How to recycle a Christmas tree – Five genius ways to use your tree post-December

How to recycle a Christmas tree – Five genius ways to use your tree post-December

As the time comes to wrap up the fairy lights and finish of the last chocolate in the Quality Street tin, your thoughts might have turned to taking the tree down. Artificial trees can be wrapped up for next year, but a real version needs to be recycled carefully.

Related: Christmas tree light hacks – avoid the dreaded tangle when taking the lights down!

When it comes to how to recycle a Christmas tree, if you don’t have a garden waste bin you will need to put in a call to the council to take it away. However, before you call the council, there are a whole host of ways to get a few extra uses of your Christmas tree before it goes in a shredder. 

Image credit: Clare Richardson

Real Christmas trees aren’t cheap. Many trees over 5ft can cost upwards of £40. So it is important to get as much as possible out of your purchase. 

From creating a drinks coasters to scenting your home, Squire’s Garden Centres have shared five creative uses for your Christmas tree post-December.

How to recycle your Christmas tree

1. Turn it into a natural air freshener


Image credit: Squire’s Garden Centres

Make the most of that gorgeous pine scent by plucking out the pine needles and adding them to a bowl of potpourri. 

2. Transform the trunk into a home accessory

If you’re handy with a saw and sander, a Christmas tree trunk is the perfect raw material to transform into drinks coasters, tealight holders, coat wrack or even a bannister. Before committing to this project make sure you have space to dry the wood before using it. A garage or garden shed will do the trick.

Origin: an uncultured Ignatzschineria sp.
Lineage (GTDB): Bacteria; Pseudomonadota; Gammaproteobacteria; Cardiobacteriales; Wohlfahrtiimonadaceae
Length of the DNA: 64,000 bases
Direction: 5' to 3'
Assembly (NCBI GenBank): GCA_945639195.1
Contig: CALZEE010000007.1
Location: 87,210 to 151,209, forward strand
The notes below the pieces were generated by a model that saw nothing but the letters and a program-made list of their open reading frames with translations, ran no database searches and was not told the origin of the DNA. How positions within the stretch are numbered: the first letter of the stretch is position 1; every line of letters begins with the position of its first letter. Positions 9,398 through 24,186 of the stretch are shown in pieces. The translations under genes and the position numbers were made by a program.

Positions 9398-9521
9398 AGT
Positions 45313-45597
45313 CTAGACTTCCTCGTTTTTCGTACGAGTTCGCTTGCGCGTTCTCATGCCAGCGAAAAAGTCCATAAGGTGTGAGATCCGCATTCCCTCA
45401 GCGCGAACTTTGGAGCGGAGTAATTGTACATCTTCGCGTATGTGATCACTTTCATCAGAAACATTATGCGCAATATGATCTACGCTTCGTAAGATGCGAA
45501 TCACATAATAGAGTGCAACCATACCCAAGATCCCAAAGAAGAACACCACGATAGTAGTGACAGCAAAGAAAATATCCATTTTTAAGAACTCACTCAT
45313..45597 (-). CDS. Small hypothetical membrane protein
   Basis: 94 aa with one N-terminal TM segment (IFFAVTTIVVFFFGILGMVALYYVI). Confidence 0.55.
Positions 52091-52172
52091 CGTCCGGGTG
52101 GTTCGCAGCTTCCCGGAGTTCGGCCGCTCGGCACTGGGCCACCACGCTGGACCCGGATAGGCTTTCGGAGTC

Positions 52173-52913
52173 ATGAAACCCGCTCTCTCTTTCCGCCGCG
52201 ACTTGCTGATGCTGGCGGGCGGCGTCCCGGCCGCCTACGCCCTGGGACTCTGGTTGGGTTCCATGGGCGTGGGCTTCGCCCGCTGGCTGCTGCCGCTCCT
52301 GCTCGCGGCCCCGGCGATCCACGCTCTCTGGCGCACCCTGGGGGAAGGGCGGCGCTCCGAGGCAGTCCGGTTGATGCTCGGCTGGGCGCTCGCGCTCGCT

3. Use the branches to protect your garden


Image credit: Squire’s Garden Centres

The Christmas tree branches are the perfect way to protect your flowerbeds and vegetable patch from frost during the winter. But the branches off and layer over the top to make sure your garden survive the snow and frost and is flourishing come spring.

4. Cut up as wood for an outdoor firepit


Image credit: Alasdair McIntosh

Current circumstances have catapulted outdoor firepits from a Love Island luxury to a household essential. This type of wood is perfect for fueling an outdoor fire to keep warm during socially distanced meet-ups. However, don’t be tempted to burn the wood inside as it burns incredibly hot and can be dangerous.

5. Turn your Christmas tree into mulch

Rather than shelling out on mulch and compost to feed your garden, you can use your old Christmas tree. If you have a shredder at home, you can pass it through that. Just be sure to cut the tree into small sections first. Or take it to a recycling centre where they can shred it for you.

Related: How to make money from recycling common household items – from print cartridges to tea towels

If you have invested in a real Christmas tree, don’t just leave it on the side of the road for someone else to deal with. Make sure you recycle it responsibly.

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